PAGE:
Adaptations of cocoa and coffee farmers communities in the heart of remnant pristine forest of east Cameroon to institutional changes
Review statusPeer Review
MetadataShow full item record
Sonwa, D., Weise, S., Adesina, A., Tchatat, M., Ndoye, O. & Endamana, D. (2006). Adaptations of cocoa and coffee farmers' communities in the heart of remnant pristine forest of east Cameroon to institutional changes: Proceedings of the Fourth Meeting of IUFRO Working Party (p. 339-347), 26-29 September, Locorotondo: Accademia Italiana di Scienze Forestali.
Permanent link to cite or share this item: https://hdl.handle.net/10568/91333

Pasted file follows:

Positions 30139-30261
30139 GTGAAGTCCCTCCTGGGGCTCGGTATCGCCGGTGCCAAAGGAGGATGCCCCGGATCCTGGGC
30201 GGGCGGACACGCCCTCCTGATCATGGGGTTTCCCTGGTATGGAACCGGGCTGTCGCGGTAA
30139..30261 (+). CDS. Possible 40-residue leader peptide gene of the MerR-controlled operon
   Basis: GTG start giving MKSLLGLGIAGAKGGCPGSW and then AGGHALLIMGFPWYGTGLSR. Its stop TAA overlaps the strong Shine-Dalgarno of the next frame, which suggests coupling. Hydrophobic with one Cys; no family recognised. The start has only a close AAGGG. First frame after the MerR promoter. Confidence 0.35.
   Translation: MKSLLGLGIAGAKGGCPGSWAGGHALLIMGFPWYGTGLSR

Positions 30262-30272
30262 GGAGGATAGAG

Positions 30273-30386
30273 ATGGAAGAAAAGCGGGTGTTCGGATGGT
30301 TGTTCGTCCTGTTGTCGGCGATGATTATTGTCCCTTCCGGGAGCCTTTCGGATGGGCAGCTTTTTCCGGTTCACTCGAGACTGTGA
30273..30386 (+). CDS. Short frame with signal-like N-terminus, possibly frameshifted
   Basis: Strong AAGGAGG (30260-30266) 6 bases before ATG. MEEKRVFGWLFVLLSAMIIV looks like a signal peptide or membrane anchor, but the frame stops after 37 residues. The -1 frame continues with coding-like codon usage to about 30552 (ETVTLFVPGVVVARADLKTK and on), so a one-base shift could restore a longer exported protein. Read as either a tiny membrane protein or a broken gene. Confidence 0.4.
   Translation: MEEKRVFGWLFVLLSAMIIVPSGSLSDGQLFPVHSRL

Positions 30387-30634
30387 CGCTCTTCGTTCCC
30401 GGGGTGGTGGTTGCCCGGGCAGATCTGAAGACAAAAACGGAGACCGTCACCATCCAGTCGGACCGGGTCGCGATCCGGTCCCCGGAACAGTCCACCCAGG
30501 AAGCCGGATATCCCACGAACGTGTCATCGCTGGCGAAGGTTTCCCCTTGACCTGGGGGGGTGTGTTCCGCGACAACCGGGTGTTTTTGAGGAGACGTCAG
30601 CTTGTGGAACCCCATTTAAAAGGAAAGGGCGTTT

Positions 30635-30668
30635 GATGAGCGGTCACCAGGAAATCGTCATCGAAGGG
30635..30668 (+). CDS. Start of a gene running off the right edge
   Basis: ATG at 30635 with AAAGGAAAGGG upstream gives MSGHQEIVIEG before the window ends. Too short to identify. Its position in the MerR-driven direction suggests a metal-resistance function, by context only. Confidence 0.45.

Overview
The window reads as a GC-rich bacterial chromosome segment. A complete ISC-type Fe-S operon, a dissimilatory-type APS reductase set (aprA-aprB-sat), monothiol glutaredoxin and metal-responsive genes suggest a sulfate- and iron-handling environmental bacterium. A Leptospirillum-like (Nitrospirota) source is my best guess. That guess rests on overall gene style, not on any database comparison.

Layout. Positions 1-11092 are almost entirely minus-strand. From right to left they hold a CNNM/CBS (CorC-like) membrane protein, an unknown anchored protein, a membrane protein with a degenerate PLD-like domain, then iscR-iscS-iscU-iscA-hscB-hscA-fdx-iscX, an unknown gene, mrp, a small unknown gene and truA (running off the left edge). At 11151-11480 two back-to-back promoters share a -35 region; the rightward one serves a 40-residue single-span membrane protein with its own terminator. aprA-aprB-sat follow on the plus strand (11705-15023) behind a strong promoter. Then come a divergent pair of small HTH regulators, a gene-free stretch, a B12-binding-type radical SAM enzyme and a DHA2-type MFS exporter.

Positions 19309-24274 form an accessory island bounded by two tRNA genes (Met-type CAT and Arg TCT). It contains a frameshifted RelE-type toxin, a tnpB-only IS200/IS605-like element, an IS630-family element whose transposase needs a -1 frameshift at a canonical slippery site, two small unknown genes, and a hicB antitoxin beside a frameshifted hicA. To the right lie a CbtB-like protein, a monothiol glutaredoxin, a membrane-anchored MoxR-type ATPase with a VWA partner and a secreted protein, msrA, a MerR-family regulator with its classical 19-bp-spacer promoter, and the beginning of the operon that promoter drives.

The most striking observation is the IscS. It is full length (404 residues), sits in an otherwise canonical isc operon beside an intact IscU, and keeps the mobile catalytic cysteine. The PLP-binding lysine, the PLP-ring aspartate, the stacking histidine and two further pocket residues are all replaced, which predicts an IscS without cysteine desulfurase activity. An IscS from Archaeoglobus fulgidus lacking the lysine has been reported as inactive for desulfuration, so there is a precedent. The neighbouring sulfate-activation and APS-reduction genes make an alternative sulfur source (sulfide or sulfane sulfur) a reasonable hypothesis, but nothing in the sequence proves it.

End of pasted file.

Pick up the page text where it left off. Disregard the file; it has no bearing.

With support provided by the state, cocoa and coffee are among the main perennial crops providing income to farmers living in the heart of the pristine forest of East Cameroon (Northern part of the Congo Basin). Regular in comes from these perennial crops have enabled farmers not to depend solely on forest resources. But During the 80s and 90s, some mains changes (cocoa and coffee crisis, liberalization of the economy and agricultural sectors and devaluation of local currency) occurred and influenced the management of cocoa and coffee. Based on participatory rural appraisal with 27 communities in the East province of Cameroon, the study evaluated (1)The dynamics of farmers’ practices before/during the crisis and the devaluation of local currency, (2)The comparison of income between perennial crops and other phytogenetic resources, (3)The current constraints on cocoa production and (4)Phytogenetic resource preferences of farmers in view of diversifying and increasing their income in and outside cocoa and coffee agroforest.